He continues: “Experiential stores also place pressure on square footage and linear [there is less available of both in an experiential store], it’s a double whammy.”
On this reckoning, it might be tempting to consign physical stores to the scrapheap, but as Smith remarks: “The role of the store is being questioned.
“If your flagship store can be seen as supporting your ecommerce, you can have the odd position where you may be trading at a loss [in the physical store] and yet the store could still be viewed as your most important asset.”
Smith claims that “the British high street as we grew up and knew it, doesn’t really exist anymore”.
“It all relates to location and whether it’s coffee culture or Champagne culture; it looks as if retailers need to adapt what they’re doing to get people into their stores”
Roy French, Itab UK
Maybe so, and if the views of Smith and Shearwood are put together, the way forward is perhaps big stores in which experience has a major part to play, but which don’t turn a penny for their owners.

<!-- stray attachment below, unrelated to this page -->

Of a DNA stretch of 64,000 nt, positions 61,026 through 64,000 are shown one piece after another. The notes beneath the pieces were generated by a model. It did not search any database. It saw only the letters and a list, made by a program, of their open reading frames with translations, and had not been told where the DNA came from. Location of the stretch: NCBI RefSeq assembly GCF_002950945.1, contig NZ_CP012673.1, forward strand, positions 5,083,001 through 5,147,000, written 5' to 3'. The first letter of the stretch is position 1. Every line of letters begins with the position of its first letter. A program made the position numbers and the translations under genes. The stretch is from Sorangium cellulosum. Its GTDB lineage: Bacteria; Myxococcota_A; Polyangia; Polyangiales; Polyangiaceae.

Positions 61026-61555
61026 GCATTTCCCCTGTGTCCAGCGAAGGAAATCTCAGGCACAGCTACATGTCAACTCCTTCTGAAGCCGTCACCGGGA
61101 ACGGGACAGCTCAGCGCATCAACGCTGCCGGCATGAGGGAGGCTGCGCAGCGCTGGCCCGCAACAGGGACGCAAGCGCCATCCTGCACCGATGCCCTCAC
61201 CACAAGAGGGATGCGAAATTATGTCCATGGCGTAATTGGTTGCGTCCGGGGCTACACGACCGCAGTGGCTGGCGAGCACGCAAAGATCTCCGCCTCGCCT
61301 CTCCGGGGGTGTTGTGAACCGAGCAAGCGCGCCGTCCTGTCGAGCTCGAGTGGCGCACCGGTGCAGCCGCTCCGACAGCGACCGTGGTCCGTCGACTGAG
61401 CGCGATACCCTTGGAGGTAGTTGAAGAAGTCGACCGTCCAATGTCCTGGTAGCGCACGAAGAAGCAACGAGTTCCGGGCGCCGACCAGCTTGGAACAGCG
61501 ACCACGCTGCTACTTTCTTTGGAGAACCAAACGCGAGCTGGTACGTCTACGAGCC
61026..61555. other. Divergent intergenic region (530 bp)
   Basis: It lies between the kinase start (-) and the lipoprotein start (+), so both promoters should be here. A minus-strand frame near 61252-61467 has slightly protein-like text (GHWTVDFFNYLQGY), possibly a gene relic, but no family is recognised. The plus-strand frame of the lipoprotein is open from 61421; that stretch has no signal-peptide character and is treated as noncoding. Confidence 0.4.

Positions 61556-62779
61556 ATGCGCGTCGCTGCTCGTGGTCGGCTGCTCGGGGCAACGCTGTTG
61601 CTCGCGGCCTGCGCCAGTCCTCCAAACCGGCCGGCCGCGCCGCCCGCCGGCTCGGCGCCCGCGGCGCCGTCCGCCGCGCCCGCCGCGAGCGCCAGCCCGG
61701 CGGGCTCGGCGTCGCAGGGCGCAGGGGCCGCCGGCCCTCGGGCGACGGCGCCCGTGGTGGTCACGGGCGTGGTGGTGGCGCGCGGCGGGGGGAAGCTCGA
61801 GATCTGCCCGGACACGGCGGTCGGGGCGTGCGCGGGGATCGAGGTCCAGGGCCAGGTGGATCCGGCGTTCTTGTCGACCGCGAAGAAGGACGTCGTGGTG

Roy French, managing director of Itab UK, says that the situation is beguilingly simple: “[There will be] fewer shops, more repurposing, more remodelling.
“It all relates to location and whether it’s coffee culture or Champagne culture; it looks as if retailers need to adapt what they’re doing to get people into their stores.”
French cites John Lewis on Oxford Street and the H&M store in Covent Garden as prime examples of the retail experience economy and as reasons why shoppers continue to beat a path to their doors.
It’s a point not lost on Peter Cross, who recently became director of customer experience at John Lewis, as well as director of communications:
“I remember when people started talking about flagships and it was Niketown. It was all about scale. What’s interesting now is that it’s got to be linked with digital.